Hearing Loss Linked to Dementia
(Ivanhoe Newswire) – The presence of dementia is believed to double every 20 years due to the world’s aging population, making it important to identify the factors that lead to cognitive decline and dementia in older adults. A new study shows that hearing loss appears to be associated with accelerated cognitive decline.
The study enrolled 1,984 older adults with an average age of 77 in an observational study that began in 1997-1998. A total of 1,162 patients with baseline hearing loss had annual rates of decline in test scores that measured global and executive function that were 41% and 32% greater than those among individuals with normal hearing.
Compared to patients with normal hearing, individuals with hearing loss at baseline had a 24% increased risk for incident cognitive impairment.
"Our results demonstrate that hearing loss is independently associated with accelerated cognitive decline and incident cognitive impairment in community-dwelling older adults. The magnitude of these associations is clinically significant, with individuals having hearing loss demonstrating a 30 percent to 40 percent accelerated rate of cognitive decline and a 24 percent increased risk for incident cognitive impairment during a six-year period compared with individuals having normal hearing,” Frank Lin, MD, PhD, at the Johns Hopkins Center on Aging and Health, Baltimore, and authors were quoted as saying.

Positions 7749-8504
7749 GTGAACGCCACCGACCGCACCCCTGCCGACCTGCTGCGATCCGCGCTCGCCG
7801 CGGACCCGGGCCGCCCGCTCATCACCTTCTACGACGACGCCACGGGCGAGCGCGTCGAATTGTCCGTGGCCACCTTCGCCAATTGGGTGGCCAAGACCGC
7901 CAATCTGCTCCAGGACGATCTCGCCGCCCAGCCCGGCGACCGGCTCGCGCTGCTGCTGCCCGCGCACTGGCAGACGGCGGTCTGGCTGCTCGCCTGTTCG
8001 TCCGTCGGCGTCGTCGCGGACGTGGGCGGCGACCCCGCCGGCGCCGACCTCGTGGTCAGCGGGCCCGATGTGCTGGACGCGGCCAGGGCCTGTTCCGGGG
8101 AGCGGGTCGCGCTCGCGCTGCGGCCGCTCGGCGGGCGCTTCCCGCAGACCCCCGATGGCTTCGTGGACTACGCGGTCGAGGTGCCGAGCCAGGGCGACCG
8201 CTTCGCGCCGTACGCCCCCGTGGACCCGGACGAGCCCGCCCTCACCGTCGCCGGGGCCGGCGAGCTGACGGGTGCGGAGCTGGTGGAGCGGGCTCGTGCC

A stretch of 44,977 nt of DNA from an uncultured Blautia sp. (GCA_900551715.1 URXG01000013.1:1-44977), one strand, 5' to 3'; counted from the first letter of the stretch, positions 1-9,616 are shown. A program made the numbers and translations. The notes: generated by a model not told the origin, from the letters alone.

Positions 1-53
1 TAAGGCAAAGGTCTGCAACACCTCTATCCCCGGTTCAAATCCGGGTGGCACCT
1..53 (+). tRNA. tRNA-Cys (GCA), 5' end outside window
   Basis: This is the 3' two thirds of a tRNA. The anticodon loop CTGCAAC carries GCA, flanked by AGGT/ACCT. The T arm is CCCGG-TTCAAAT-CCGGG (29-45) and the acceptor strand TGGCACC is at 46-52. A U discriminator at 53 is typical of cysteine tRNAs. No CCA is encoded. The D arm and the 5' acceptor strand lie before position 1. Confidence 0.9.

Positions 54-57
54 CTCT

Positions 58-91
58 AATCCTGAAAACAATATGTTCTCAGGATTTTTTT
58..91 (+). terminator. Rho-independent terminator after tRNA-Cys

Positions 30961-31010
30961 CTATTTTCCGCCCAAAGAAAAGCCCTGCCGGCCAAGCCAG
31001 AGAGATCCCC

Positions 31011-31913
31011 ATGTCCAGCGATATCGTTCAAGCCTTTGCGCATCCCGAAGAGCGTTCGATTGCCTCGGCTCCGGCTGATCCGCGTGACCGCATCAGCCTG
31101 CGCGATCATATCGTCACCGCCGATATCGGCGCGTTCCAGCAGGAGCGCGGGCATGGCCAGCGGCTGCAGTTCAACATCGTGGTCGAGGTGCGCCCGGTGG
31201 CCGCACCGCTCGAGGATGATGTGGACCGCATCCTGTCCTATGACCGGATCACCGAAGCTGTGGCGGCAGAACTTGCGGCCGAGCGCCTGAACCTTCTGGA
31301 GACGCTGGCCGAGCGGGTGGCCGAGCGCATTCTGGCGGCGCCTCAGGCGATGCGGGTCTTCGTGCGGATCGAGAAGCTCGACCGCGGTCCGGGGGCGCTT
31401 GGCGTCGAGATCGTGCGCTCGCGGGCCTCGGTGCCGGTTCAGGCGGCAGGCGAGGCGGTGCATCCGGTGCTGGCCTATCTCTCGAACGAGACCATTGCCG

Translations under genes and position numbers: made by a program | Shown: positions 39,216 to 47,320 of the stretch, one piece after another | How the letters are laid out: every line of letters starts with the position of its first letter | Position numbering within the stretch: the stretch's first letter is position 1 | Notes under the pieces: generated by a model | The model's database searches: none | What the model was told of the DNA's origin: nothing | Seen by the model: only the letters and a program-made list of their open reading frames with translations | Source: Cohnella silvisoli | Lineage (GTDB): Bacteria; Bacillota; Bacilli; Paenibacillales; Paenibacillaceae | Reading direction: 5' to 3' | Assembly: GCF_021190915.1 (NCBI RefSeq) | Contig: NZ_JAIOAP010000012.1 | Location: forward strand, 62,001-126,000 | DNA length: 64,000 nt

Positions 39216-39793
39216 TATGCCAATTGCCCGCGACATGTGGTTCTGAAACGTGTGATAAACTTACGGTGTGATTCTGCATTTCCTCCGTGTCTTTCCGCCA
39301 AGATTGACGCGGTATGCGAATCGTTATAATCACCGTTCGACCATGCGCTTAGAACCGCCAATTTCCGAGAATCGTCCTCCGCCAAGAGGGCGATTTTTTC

On average, individuals with hearing loss would require 7.7 years to decline five points on the Modified Mini- Mental State Examination, a commonly accepted level of change indicative of cognitive impairment (3MS) compared to 10.9 years in patients with normal hearing.
"In conclusion, our results suggest that hearing loss is associated with accelerated cognitive decline and incident cognitive impairment in older adults. Further research is needed to investigate what the mechanistic basis of this observed association is and whether such pathways would be amendable to hearing rehabilitative interventions," Dr. Lin and authors concluded.
SOURCE: JAMA Internal Medicine, January 2013